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Summit Outside: The unique beak of the crossbill

Dr. Joanne Stolen
Special to the Daily/Debbie Tyber
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My friend Debbie who lives on Boreas Pass Road photographed a pair of crossbills at her bird feeder.

These birds, with their unusual beaks, are uniquely evolved to feed on the seeds of conifers.

Conifers are cone-bearing seed plants such as firs, pines and spruces. These trees are the dominant species in our alpine environment and well adapted to our climate since the narrow conical shape of conifers and their downward-drooping limbs help the trees shed snow. Conifers seasonally alter their biochemistry to make them more resistant to freezing temperatures.

Red crossbills typically inhabit mature conifer forests, and the different types of birds tend to specialize on preferred trees, including western hemlock, Ponderosa pine, lodgepole pine, Sitka and Englemann spruce.

When conifers produce large cone crops, crossbills often move in to feed and breed. Although in the more northerly boreal (a region where coniferous forests dominate) White-winged Crossbill can at times be found in the high-elevation forests of Engelmann spruce south to the San Juan Mountains and into northern New Mexico. Red crossbills are more common and widespread in Colorado.

Ornithologists classify the red crossbill into distinct races based on eight discrete types of flight calls north of the Mexican border – calls that may play a major role in maintaining reproductive isolation among the groups.

The crossbills have bills or mandibles crossing at their tips, hence the name crossbills.

Crossbills belong to the finch family and are about the same size as sparrows (5 1/4 to 6 1/2 inches). Only five species of birds in the finch family have cross bills.

Another distinctive feature is that they have long pointed wings.

Red crossbills are brick-red with black wings. Females are greenish-yellow with black wings. Juveniles are streaked brown.

The bill size of red crossbills varies considerably and correlates habitat and food preferences as well as flight calls.

Crossbills are often seen hanging from evergreen cones while they feed on the seeds. They can eat 3,000 seeds per day.

Their odd bills are uniquely adapted for separating the scales on a cone and removing seeds. The lower bill or mandible curves to the right or left of the upper. Their crossed bills do not all cross in the same direction and they cannot always position themselves in the correct spot to be able to pry open all the scales, thus they leave half of the scales untouched. This allows the crossbills with the opposite crossing bills to eat the untouched cone scales.

Crossbills start at the bottom of a cone, and spiral upward, opening the scale and removing the seeds with their tongues. The curve enables them to exert forces at the tips of their mandibles necessary for forming gaps between cone scales.

Once crossbills form gaps between the scales, the lower mandible is turned to one side exposing the seeds at the base. The crossbills then use their extendable tongue to lift the seed out. They husk the seed and swallow the kernel.

Bill size, especially bill depth, determines how fast crossbills can remove seeds from between closed cone scales, whereas the upper mandible has a horny palate functions to husk the seed. The Cornell Lab of Ornithology has a fascinating video on YouTube showing how this is done.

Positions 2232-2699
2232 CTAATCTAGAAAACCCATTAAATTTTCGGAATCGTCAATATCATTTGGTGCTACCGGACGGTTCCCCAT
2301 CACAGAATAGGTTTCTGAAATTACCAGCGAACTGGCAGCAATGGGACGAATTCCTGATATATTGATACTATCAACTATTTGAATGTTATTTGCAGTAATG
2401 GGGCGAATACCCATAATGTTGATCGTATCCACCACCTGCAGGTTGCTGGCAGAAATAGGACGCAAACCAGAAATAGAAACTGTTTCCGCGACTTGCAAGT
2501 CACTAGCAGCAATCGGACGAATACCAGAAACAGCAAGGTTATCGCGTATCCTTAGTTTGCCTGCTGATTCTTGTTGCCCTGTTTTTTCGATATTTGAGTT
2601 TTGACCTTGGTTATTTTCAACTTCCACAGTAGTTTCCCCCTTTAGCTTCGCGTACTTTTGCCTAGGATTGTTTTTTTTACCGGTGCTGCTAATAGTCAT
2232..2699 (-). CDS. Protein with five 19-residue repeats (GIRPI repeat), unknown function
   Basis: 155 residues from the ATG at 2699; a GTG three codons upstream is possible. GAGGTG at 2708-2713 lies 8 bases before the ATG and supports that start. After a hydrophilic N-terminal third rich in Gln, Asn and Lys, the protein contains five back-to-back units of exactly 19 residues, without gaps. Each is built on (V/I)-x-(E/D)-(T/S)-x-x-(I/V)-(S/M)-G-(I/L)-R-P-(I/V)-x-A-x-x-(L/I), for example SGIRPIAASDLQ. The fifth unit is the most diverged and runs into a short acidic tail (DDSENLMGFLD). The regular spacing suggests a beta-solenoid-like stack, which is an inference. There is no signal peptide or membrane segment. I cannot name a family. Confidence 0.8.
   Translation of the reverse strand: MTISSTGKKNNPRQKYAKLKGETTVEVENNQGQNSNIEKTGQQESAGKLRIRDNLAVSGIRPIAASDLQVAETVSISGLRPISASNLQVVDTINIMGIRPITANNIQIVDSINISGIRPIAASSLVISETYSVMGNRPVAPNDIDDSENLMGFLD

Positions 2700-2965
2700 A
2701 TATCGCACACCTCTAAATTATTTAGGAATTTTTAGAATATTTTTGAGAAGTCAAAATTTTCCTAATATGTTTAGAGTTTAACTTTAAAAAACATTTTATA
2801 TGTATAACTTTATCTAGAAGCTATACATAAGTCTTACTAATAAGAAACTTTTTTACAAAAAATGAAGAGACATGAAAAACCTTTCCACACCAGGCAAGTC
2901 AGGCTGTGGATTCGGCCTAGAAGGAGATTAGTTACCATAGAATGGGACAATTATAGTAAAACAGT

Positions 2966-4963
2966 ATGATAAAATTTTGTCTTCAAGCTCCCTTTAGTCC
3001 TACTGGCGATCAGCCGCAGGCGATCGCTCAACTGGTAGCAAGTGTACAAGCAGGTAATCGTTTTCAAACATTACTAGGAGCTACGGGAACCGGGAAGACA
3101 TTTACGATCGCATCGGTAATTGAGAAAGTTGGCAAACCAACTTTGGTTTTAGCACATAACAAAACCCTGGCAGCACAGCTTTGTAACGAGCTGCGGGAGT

The breeding cycle of red crossbills is tied to food availability. Crossbills can breed at almost any time of year, and will do so even in mid-winter if there is an abundant source of seeds. They mate for life and pairs form within flocks.

The female builds the nest on a horizontal branch high up in a conifer tree. The nests appears bulky and cup-like, and is made of loose twigs, grass and bark strips. The nests are lined with fine grass, lichen, feathers and hair.

The female will incubate three eggs for 12-16 days. The male brings food to the female and to the young for the first five days after the eggs hatch, then both parents will bring food to the young.

The young leave the nest after 18-22 days. The parents continue to feed the young for about a month after they hatch while they are learning to feed themselves.

Interestingly, the bills of young birds are not crossed at hatching. It is when the fledglings are learning to extract conifer seeds for themselves that the tips of both top and bottom bills begin growing.

When the bird begins to pry the top bill sideways, it always twists the bill in the same direction thus determining which way the bill will cross. It’s like being left handed or right handed, they are right or left crossed. By 45 days they are crossed enough for the young to extract seeds from cones.

Red crossbills are usually found in small flocks year round. They typically climb in mature conifers, using their bills to grab branches and cones. They will also occasionally land on deciduous trees and forage for aphids.

Red crossbills sing and chatter as they move through branches and can be entertaining to watch. When at feeders these birds can be very curious and may come quite close to people.

A group of crossbills are collectively known as “a crookedness” and a “warp” of crossbills.

Breckenridge resident Dr. Joanne Stolen is retired from teaching microbiology Rutgers University, and has taught classes at CMC. She is now pursuing a career in art, specializing in nature and many of the animals she writes about. Her work can be seen locally.


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